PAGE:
Parents query GCSE grading in Wales

Written by: Greg Lewis | Published:
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Welsh exam chiefs say their GCSE grading system is "robust" despite fresh concerns from top schools.

A poll of Welsh independent schools has revealed that some parents lack confidence in the Welsh exam system.

The poll by the Western Mail found that many Welsh private schools opted for England’s new number-graded GCSEs, with one head stating it “was very clear that the groundswell of opinion was for England’s GCSEs”.

Simon Antwis, headteacher at St Clare’s School in Porthcawl, personally backs Wales’ GCSE reforms, but said that parents – when consulted during a specially-held meeting – wanted their children to take England’s qualification.

He added: “This is not a protest against education in Wales and our pupils took the Welsh A levels. I think parents have seen the statistics produced across Wales in numeracy and literacy and the GCSE results for them are lower. I think the opinion was that the English GCSEs were of a higher standard.”

He said he would not compare the two GCSE systems but he did believe a grade 9 was higher than A*.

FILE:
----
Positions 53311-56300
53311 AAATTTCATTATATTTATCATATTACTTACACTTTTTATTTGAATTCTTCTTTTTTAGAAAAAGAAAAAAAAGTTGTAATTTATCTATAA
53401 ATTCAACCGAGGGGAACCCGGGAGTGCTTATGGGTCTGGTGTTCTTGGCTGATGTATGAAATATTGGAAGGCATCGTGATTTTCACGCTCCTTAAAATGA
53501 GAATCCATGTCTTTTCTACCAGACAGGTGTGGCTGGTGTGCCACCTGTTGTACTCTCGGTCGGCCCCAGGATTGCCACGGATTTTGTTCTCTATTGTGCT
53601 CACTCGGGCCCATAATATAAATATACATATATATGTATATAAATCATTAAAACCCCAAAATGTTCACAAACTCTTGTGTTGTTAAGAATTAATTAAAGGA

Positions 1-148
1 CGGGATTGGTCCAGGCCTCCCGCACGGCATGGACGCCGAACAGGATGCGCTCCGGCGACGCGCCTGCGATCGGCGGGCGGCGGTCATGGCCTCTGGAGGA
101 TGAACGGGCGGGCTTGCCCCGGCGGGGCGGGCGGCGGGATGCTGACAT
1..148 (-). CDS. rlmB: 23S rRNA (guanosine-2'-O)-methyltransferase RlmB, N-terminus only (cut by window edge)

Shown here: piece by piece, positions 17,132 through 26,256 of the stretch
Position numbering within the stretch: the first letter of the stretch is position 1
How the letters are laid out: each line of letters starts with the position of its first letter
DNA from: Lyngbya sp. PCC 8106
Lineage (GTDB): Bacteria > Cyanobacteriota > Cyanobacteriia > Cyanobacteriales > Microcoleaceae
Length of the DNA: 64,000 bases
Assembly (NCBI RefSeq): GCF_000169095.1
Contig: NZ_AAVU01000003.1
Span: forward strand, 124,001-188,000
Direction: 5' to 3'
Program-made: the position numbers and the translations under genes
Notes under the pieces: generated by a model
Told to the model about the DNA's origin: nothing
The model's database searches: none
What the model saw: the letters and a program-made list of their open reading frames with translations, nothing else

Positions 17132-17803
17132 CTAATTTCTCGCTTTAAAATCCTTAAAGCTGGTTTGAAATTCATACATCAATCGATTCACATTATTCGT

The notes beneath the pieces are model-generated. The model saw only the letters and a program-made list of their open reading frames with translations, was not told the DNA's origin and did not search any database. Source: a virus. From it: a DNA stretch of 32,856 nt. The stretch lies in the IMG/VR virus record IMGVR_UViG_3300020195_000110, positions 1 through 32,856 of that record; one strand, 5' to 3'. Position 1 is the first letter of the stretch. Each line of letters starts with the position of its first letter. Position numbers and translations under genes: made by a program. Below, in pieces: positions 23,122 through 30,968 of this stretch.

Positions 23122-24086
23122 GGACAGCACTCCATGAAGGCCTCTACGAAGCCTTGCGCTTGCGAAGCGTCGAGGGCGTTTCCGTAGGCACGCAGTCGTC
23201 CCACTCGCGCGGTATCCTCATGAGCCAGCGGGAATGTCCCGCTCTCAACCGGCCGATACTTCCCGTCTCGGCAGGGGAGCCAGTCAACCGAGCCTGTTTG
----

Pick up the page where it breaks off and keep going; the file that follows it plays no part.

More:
“I would class it as an A**,” he stated.

Headteacher Simon Smith, of Rydal Penrhos School in Colwyn Bay, which also used the English system, said he believed universities such as Oxford and Cambridge would be “looking for 9s rather than A*s as a means of filtering their over-subscribed application process”.

However, an Oxford University spokesman refused to be drawn into the debate, stating that GCSE grades were just part of the information it used to select students.

He said: “In terms of the new GCSE grading system, we have decided on some equivalences to make sure no-one is disadvantaged. Thus, both grades 8 and 9 are considered equivalent to an A*, and a grade 4 is considered equivalent to a C.

“We do work closely with the Welsh government, and we hope to continue to do so with the aim of ensuring parity across the different education systems.”

A Welsh government spokesman said: “Our GCSEs are quality assured at UK level by independent regulators to make sure they are comparable to qualifications from the other nations.

“Our grading system and the robustness of our qualifications are clear.”

Exam regulator Qualifications Wales said standards across the UK were equivalent, there were no plans to change Wales’ grading system and grades A and A* in Wales cover the same attainment as the new grades 7, 8 and 9 in England.

It added: “It is not true to say that grade 9 in England is harder than A* as it rewards students of the same ability.”


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